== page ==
The pastor of Charlotte’s St. Thomas Aquinas Catholic Church predicted Saturday that as many as 12,000 people would walk through his church’s sanctuary by Sunday morning to view the glass-sided casket containing the skeletal remains of St. Maria Goretti – the youngest person ever canonized a saint by the Catholic Church.
The public veneration in Charlotte of the 11-year-old Italian martyr began Saturday morning, when more than 1,100 Catholics – many of whom drove in from other cities in the Carolinas – packed the church for a two-hour Latin Mass. The casket, also featuring a wax statue of Goretti, was rolled down the center aisle to start the sacred celebration, which included incense, bells, and a procession of Knights of Columbus with their capes, feathered hats and swords.
By the time the Mass was over, another 1,000 or so people had lined up outside the church, waiting for their chance to pay respect to the relics of Goretti, who was stabbed to death in 1902 by a wound-be rapist.
On her deathbed, she forgave her attacker and said she wanted him to be with her in heaven – an act that earned her the title of “The Little Saint of Great Mercy” after she was canonized in 1950. Alessandro Serenelli, who served 27 years in prison for the murder, later repented, personally sought forgiveness from Goretti’s aged mother and became a Franciscan, a Catholic order priests and brothers.
St. Thomas Aquinas Catholic Church planned to stay open all night Saturday and Sunday and end the Charlotte leg of the national tour of her relics – called the “Pilgrimage of Mercy” – with a Mass at 7:30 a.m. Sunday.
The Rev. Patrick Winslow, the church’s pastor, said he expected the lines to continue until the end. He noted that 6,523 people had viewed the casket on Friday at a Catholic church in Greensboro – another of the 54 cities on the tour’s 55-day schedule.
“I’d be surprised if we did any less than double that (Greensboro number). We’re a bigger city and have more Catholic parishes,” he said. “I just hope that people receive a blessing. (Goretti’s) story is so extraordinary that it would be hard to imagine not being touched.”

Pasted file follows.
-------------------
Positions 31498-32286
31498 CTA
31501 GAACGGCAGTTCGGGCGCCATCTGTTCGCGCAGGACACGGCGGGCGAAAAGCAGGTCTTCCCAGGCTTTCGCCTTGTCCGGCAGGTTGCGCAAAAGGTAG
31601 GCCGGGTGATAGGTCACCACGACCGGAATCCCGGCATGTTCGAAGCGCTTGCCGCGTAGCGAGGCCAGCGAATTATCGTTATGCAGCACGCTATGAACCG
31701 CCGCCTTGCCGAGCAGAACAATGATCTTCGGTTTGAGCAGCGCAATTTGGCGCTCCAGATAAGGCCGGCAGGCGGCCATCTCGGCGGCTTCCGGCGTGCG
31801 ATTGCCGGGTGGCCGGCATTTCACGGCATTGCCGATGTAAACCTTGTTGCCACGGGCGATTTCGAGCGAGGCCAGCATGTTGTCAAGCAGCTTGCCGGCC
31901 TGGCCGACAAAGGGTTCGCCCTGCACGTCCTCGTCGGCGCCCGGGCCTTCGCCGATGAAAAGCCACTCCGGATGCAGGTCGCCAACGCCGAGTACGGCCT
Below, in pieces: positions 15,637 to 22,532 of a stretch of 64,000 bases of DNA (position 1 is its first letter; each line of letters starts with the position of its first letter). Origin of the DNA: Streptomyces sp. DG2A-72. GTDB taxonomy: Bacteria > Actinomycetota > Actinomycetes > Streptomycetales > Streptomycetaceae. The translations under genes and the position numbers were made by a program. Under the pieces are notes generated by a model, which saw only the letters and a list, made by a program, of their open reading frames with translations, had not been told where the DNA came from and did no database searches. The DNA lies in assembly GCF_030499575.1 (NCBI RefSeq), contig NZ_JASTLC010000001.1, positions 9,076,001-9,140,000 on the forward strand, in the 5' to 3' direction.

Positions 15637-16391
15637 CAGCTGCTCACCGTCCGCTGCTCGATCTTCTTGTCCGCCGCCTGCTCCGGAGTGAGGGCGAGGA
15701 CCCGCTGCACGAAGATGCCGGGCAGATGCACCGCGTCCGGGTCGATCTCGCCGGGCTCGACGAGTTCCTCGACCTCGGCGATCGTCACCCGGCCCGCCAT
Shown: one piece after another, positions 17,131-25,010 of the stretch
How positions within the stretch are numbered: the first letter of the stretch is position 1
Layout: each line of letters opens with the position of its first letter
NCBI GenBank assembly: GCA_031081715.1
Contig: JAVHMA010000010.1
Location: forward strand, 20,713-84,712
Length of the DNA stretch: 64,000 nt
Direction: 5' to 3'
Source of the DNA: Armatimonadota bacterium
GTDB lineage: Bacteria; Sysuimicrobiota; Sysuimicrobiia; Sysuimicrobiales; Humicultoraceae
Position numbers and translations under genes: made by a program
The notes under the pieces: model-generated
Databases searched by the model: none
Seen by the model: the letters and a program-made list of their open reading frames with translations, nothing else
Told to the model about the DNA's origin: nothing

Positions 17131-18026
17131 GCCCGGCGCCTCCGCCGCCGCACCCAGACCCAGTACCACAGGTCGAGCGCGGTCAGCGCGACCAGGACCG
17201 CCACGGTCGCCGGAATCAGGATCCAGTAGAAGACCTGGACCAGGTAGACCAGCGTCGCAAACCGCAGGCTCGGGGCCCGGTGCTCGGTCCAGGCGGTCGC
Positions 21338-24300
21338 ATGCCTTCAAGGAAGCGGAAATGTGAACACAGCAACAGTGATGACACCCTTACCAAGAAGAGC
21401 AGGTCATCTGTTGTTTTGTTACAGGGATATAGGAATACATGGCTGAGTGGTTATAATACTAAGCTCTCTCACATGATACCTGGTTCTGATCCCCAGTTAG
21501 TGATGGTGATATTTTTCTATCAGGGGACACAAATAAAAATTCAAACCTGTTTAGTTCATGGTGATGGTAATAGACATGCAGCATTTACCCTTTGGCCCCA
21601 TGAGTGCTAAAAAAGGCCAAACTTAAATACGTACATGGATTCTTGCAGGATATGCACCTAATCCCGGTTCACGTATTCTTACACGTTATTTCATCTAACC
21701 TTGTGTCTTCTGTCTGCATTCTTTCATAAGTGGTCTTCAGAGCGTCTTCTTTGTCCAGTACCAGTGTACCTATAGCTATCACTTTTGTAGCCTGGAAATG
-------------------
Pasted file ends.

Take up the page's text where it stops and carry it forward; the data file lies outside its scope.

Traditionally, many Catholics have a devotion to one or more saints – people who have been judged to have lived a holy life and are now in heaven. Catholic churches and schools are often named for saints, and the fascination with saints’ skeletal remains go back many hundreds of years, with some associating them with miracles.
There was a sense Saturday that many in the pews felt a particularly strong connection to St. Maria Goretti – a relatively modern saint and a child with heroic faith.
Marie Kidd, 65, who drove in from Taylors, S.C., said she was a teenager living in a Catholic orphanage in East Chicago, Ind., when she became devoted to St. Maria Goretti. Now, decades later, she said it was “absolutely breathtaking” to be able to venerate her remains.
As she prepared to later walk by the casket, she said, “I’ll probably ask for her intercession (with God) for the rest of my life.”
After Goretti’s death, a few of her brothers emigrated to the United States, settling in New Jersey. On the second day of the U.S. tour, one of her brother’s daughters, now 94, finally got to “meet” her aunt, at a Catholic cathedral in Newark.
And on Saturday, at St. Thomas Aquinas, three distant cousins of Goretti filed into the second row, still dazed that they’d be able to venerate their sainted Italian relative in Charlotte.
“As a child, I heard from my grandfather (Daniel Rossetti) about St. Maria. He’d been born in the same house as her, but it always seemed so far away,” said Barbara Everitt, who attends St. Matthew Catholic Church and came Saturday with her daughter and granddaughter. “To have this (veneration) a few miles from my home is amazing.”
St. Thomas Aquinas parishioner Cecilia Cerrone, who also traces her ancestry to Italy, said she came Saturday with her husband and their two children because Goretti “is a saint who came from Italy and she brings miracles.” Walking by her casket – each pilgrim had 15 seconds – she prayed for the health of her family. “It was very emotional,” Cerrone said.
Gerald Guanga, 40, made the three-hour drive Saturday from Raleigh with his 80-year-old mother, his wife and their three children.
“We’d go to Texas if we had to,” he said of the distance traveled to venerate Goretti’s relics. “St. Maria is a good model for us.”
The relics tour was approved by the Vatican as a way to prepare U.S. Catholics for the upcoming Holy Year of Mercy proclaimed by Pope Francis. As of Saturday, about 160,000 Americans had viewed the casket.
On her way out of St. Thomas Aquinas on Saturday, Hilda Ntasin, 43, a parishioner at Charlotte’s St. Vincent De Paul Catholic Church, said her moments with her three children at the saint’s casket left her feeling serene.
“It was very special,” Ntasin said. “You can feel her presence.”